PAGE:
[1] We already have thirteen.

Of fine bookery

Orrin Grey’s excellent collection, Never Bet the Devil & Other Warnings, is coming back into print! There’s a Kickstarter currently running for the new edition, so I am going to have two copies of it, and one of them will come with an extra story and some e-phemera. The stories in this book are lovely; I may have mentioned “The Seventh Picture” before, and I continue to live in the hope that someone will someday make a movie out of that one.

My review of the initial edition is here, but I figured I’d yank a partial paragraph:

There’s horror here, yes, but that’s not all that’s important here; Never Bet the Devil would be an impressive but rather cold book if it was. The infinite strangeness of the supernatural, that was what I was having trouble defining, and a love for the strange and supernatural elements of the genre. The stories, taken together, are stories of horror, and loneliness, and madness, and mystery. And they still manage to convey a sense of wonder. Not overwhelmingly so; I don’t think it’s possible to come away from them thinking cheerful thoughts. But dammit, reading stories like this, stories that have these things in them… this book makes me happy, and the reading has improved my days.

Overall it comes out to less than $2 a story to get a digital copy, and these are some really, really lovely stories, even without the illustrations. Worth checking out.

Magical alphabet noir

I have a short story that’ll be appearing in the No Shit, There I Was… anthology from Alliteration Ink! The anthology theme is pretty straightforward; you could submit any specfic story, as long as it started with those five magic words. It’s currently being funded on Kickstarter; an ecopy of the anthology is $5, although nearly as many people are going for the trade[1].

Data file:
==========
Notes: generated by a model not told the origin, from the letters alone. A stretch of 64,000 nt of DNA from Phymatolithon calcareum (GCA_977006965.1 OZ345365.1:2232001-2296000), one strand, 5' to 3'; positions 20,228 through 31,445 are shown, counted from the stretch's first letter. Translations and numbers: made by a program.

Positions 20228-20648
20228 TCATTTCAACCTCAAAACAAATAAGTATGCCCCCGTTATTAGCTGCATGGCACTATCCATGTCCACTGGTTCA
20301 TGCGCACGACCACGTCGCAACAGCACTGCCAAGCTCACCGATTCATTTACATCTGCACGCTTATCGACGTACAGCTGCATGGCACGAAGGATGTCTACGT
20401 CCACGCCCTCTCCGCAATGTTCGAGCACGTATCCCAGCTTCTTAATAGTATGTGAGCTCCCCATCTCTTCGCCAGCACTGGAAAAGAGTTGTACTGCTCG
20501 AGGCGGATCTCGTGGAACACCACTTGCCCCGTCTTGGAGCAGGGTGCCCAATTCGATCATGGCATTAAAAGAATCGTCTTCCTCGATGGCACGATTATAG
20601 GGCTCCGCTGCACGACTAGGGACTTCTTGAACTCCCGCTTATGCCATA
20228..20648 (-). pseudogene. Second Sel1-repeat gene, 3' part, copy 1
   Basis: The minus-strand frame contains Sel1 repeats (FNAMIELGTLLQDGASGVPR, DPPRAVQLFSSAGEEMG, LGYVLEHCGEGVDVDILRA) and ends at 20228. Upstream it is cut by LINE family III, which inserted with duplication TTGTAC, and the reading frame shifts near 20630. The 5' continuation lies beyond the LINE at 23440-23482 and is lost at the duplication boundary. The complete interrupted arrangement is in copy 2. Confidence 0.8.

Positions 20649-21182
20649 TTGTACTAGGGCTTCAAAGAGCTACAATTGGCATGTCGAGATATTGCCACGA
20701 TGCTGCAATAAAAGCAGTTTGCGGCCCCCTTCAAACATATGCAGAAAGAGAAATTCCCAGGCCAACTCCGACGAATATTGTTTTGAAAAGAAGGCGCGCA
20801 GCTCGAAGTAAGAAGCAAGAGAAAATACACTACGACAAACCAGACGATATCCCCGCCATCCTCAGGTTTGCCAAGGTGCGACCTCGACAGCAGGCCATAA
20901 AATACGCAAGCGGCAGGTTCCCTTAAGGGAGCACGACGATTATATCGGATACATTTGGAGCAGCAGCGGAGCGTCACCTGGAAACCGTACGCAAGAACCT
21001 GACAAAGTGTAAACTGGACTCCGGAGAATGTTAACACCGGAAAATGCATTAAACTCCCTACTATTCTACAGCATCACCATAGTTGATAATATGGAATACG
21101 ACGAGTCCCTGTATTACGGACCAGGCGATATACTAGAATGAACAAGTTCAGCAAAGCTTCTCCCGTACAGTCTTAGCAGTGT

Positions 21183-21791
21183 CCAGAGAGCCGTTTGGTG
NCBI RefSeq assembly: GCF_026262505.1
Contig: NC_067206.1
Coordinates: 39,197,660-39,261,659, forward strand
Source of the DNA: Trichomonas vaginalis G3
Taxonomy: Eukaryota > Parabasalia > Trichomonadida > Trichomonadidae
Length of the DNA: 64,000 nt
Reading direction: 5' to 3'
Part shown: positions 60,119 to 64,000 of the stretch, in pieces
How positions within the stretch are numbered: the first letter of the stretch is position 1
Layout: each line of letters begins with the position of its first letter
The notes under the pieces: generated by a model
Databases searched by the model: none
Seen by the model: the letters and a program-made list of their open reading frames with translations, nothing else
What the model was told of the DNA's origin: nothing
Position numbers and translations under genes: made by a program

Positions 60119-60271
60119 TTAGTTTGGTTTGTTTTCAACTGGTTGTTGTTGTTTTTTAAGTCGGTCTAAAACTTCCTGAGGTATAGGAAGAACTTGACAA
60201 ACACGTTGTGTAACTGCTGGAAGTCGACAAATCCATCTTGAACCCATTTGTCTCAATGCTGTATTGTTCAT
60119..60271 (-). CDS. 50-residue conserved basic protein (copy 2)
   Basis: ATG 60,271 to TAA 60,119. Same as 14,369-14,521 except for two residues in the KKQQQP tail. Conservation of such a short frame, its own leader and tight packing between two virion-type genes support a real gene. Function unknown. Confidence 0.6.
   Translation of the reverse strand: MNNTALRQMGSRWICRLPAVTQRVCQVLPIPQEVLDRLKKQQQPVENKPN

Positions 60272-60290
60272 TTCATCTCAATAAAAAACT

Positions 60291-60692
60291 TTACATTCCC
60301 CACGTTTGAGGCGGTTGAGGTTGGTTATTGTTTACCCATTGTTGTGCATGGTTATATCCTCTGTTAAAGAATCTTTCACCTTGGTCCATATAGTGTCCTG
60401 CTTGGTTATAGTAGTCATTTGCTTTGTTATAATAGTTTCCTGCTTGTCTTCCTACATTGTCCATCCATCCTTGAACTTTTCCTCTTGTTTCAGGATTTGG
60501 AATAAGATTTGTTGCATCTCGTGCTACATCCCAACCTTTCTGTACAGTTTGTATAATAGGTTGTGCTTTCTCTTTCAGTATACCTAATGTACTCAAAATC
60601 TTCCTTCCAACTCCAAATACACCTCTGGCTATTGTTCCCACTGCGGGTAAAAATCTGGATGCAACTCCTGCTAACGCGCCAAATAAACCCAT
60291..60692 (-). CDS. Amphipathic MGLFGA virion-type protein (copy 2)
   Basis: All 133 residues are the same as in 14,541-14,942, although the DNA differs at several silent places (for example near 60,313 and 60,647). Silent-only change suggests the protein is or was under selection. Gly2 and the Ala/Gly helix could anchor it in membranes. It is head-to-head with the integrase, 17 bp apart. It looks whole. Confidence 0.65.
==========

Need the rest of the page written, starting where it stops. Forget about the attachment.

Alex Acks is doing a daily discussion of the stories over on his blog while the Kickstarter is running, and today he wrote about mine; you can read what he had to say here, and I am sharing this because I am… well, gleeful and flattered and so pleased that apparently my story did what I wanted it to do!

(The discussions are compiled under the no shit anthology tag, and make for excellent reading, joint and severally.)
[1] Omigod more of my words are going to be in print.

The Western Weird.

Yesterday, my contributors copies of The Weird Wild West came in. (They should have come sooner, but apparently there was some trouble, for which I suspect I should blame Canada Post; in any case, I would like to say that everyone at eSpec Books was absolutely lovely to deal with, and thank them all.)

I’m in a book. I’m in a book with an ISBN, and people said nice things about my story. One of the editors had a lovely reaction to it, and Amazing Stories called it a strong start to the anthology, and overall I am hugely pleased.

WWW_insideAnd the art is beautiful. I can’t take a good picture of any of the full-page pieces (and I suspect that might not be cool, in any case), but look at my extremely clumsy picture of that beautiful story header. Look. <3

Anyway, it’s on Amazon; you can get it starting at $5 for the ebook, or in trade paperback. And there’s a lovely page at the front with all the author’s names, and space for signatures; I’m planning to take one of my copies to cons, and get as many as I can.

Incluing at one remove

I’ve realized there’s a specific kind of world-building I’m interested in, and I’d love examples of it, if anyone has them: the kind in which the reader learns a truth about the world that is not apparent to the narrator/protagonist/viewpoint character(s).

Examples, off the top of my head

  • Petey” – TED Klein – probably the most full-fledged example of the lot, for reasons described below. None of the people attending the house-warming party know what’s going on. The attendant taking care of the former house owner doesn’t know what’s going on. None of them ever realizes during the text. But the reader understands.
  • The Events at Poroth Farm” – TED Klein (I sense a theme)
  • Fat Face” – Michael Shea